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Aegeus Society For Aegean Prehistory

ARTICLES | 2018

Experimental stone-cutting with the Mycenaean pendulum saw

Antiquity 91.361 (2018): 217-232

The development of an advanced stone-working technology in the Aegean Bronze Age is suggested by the putative Mycenaean pendulum saw. This device seems to have been used to cut through hard sedimentary rock at a number of sites on the Greek mainland and, according to some scholars, also in central Anatolia.

Review of E. Kiriatzi & C. Knappett (eds), Human Mobility and Technological Transfer in the Prehistoric Mediterranean [British School at Athens Studies in Greek Antiquity], (Cambridge 2016)

Cambridge Archaeological Journal 28.2 (2018): 352-354

Russell, A., Review of: Ε. Kiriatzi & C. Knappett (eds), Human Mobility and Technological Transfer in the Prehistoric Mediterranean [British School at Athens Studies in Greek Antiquity], (Cambridge 2016), Cambridge Archaeological Journal 28.2 (2018): 352-354

The Palaeolithic record of Greece: A synthesis of the evidence and a research agenda for the future

Quaternary International 466.A (2018): 48-65

The Palaeolithic record of Greece remains highly fragmented and discontinuous in both space and time. Nevertheless, new surveys and excavations, along with the revisiting of known sites or old collections, and the conduction of lithic and faunal laboratory analyses, have altogether enriched the Greek Palaeolithic dataset with important new evidence and novel interpretations.

Cooking plant foods in the northern Aegean: Microbotanical evidence from Neolithic Stavroupoli (Thessaloniki, Greece)

Quaternary International 496 (2018): 140-151

Intensive archaeobotanical research in northern Greece and other circum-Mediterranean regions over the last two decades has demonstrated an extensive spectrum of domestic and wild plants consumed by Neolithic communities. However, macrobotanical remains are seldom associated with the artefact in which they were cooked, and therefore we know the list of ingredients but not what ingredients were cooked together or how were they cooked.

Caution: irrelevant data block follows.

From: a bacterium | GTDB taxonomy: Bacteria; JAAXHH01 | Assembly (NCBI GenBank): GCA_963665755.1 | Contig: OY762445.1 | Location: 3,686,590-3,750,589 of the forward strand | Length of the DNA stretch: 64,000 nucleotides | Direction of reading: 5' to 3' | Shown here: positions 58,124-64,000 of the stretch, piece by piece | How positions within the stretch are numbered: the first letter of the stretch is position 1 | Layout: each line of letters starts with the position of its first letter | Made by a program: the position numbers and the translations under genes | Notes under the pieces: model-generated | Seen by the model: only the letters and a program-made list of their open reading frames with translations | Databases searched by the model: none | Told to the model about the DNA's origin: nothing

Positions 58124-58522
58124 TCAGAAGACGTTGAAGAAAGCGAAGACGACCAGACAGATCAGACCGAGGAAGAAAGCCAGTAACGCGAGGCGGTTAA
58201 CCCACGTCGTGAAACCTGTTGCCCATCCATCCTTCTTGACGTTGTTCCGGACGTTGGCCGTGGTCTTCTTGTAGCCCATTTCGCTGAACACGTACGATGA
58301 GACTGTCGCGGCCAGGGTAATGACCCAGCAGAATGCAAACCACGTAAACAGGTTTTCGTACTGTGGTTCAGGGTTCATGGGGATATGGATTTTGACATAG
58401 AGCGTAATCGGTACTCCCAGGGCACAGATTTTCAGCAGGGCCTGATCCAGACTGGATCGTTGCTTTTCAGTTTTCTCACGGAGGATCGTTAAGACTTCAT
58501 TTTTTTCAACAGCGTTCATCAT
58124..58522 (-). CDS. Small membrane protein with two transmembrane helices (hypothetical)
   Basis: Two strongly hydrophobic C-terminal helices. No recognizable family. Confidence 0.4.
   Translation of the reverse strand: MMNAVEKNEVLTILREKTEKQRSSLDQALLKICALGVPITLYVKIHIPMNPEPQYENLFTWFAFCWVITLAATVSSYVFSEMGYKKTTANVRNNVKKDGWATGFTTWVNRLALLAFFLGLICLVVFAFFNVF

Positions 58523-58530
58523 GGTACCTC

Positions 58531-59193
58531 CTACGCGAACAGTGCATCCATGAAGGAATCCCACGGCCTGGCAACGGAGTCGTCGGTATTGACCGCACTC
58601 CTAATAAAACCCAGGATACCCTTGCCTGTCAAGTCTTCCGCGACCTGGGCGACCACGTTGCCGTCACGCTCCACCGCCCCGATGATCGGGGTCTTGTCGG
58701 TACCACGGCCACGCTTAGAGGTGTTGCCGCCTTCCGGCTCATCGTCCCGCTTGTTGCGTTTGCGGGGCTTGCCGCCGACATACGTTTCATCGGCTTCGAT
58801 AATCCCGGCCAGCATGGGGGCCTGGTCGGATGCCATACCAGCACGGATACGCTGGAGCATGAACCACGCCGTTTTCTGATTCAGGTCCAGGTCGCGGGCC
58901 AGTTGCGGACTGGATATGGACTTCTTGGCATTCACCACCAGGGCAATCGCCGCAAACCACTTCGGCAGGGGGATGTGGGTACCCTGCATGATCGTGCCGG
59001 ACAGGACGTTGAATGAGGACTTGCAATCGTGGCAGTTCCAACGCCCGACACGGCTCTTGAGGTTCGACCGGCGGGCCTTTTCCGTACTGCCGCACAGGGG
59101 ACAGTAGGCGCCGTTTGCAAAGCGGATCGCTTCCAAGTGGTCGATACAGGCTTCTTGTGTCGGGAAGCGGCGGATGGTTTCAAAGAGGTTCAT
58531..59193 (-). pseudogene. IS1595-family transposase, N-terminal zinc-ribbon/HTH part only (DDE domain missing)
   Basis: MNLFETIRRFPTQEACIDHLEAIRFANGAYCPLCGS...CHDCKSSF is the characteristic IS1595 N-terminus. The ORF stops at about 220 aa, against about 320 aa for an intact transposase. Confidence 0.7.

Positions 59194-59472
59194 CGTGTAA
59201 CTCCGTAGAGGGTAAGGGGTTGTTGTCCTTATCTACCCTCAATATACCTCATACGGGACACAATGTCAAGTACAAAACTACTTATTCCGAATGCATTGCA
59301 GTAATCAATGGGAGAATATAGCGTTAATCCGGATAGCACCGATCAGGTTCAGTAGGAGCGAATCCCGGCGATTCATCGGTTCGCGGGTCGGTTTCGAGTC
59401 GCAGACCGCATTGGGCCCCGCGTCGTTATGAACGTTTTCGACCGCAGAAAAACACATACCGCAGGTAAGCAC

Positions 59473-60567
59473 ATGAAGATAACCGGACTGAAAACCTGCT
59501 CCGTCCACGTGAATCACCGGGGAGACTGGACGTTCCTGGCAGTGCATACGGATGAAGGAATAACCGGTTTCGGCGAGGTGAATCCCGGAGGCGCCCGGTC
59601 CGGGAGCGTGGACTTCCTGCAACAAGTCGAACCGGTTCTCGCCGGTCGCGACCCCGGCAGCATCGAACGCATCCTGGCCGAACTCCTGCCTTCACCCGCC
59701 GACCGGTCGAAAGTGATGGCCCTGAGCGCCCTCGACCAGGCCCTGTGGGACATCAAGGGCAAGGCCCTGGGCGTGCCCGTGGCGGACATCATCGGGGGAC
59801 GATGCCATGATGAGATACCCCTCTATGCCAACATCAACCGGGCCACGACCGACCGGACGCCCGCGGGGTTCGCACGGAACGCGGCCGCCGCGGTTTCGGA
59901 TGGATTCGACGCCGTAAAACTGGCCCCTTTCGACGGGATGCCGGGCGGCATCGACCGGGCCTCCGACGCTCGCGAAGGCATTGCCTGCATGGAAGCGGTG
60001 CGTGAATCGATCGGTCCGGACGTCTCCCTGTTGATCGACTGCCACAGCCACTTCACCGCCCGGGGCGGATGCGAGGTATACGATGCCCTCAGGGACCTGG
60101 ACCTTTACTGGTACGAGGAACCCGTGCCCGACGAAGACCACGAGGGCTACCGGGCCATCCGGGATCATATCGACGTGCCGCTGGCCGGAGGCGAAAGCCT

Strong bias towards carcass product processing at Neolithic settlements in northern Greece revealed through absorbed lipid residues of archaeological pottery

Quaternary International 496 (2018): 127-139

The emergence of agriculture in Greece denotes the start of the Neolithic in Europe, however, little is known about dietary practices in the region. Archaeobotanical and zooarchaeological remains indicate reliance on cereals and pulses, together with meat-based subsistence practices, including sheep/goat and pig husbandry.

Neolithic animal domestication as seen from ancient DNA

Quaternary International 496 (2018): 102-107

In recent years, archaeological, archaeozoological and population genetic studies have increasingly converged on a southwest Asian origin for the four Neolithic farm animals: cattle, sheep, goats, and pigs. The power of ancient DNA studies lies in the possibility of tracking the genetic traces of major demographic processes, such as domestication itself and subsequent migration, at their spatiotemporal sources.

People and plant entanglements at the dawn of agricultural practice in Greece. An analysis of the Mesolithic and early Neolithic archaeobotanical remains

Quaternary International 496 (2018): 80-101

Investigation of the incipience of agriculture in Greece employing archaeobotanical remains is a challenging field of inquiry, aiming at gaining insights into the complex socio-economic transformations that gradually shaped the way of Neolithic life.

Following their tears: Production and use of plant exudates in the Neolithic of North Aegean and the Balkans

Quaternary International 496 (2018): 68-79

Resinous and tarry materials have been valuable commodities since prehistory as their widespread use for numerous purposes indicates, but remain largely neglected by archaeological research, in part due to their poor preservation and the need for chemical analyses to identify them.

Neolithic woodland management and land-use in south-eastern Europe: The anthracological evidence from Northern Greece and Bulgaria

Quaternary International 496 (2018): 51-67

Wood charcoal (anthracological) remains accumulated in archaeological deposits provide a valuable tool for reconstruction of past local vegetation and its use. They can offer evidence complementary to pollen analysis or be the main source on past vegetation change in areas where no pollen preservation is available.

The rapid spread of early farming from the Aegean into the Balkans via the Sub-Mediterranean-Aegean Vegetation Zone

Quaternary International 496 (2018): 24-41

Close examination of the geographic position of Early Neolithic settlements in SE-Europe shows that the oldest sites are almost exclusively situated in some very specific biogeographic areas. These earliest Neolithic settlements are all concentrated in a region that Pavle Cikovac calls the Sub-Mediterranean-Aegean (SMA) biogeographic region.

The physical environment in Northern Greece at the advent of the Neolithic

Quaternary International 496 (2018): 14-23

The transition from the Late Pleistocene to the Early Holocene in the Eastern Mediterranean is marked by an abrupt change in sea levels, landforms, ecology and resources. These new geomorphological conditions favored the formation of attractive environmental settings for the early farmers, having at the same time a significant taphonomic impact on the archaeological record of the Late Pleistocene.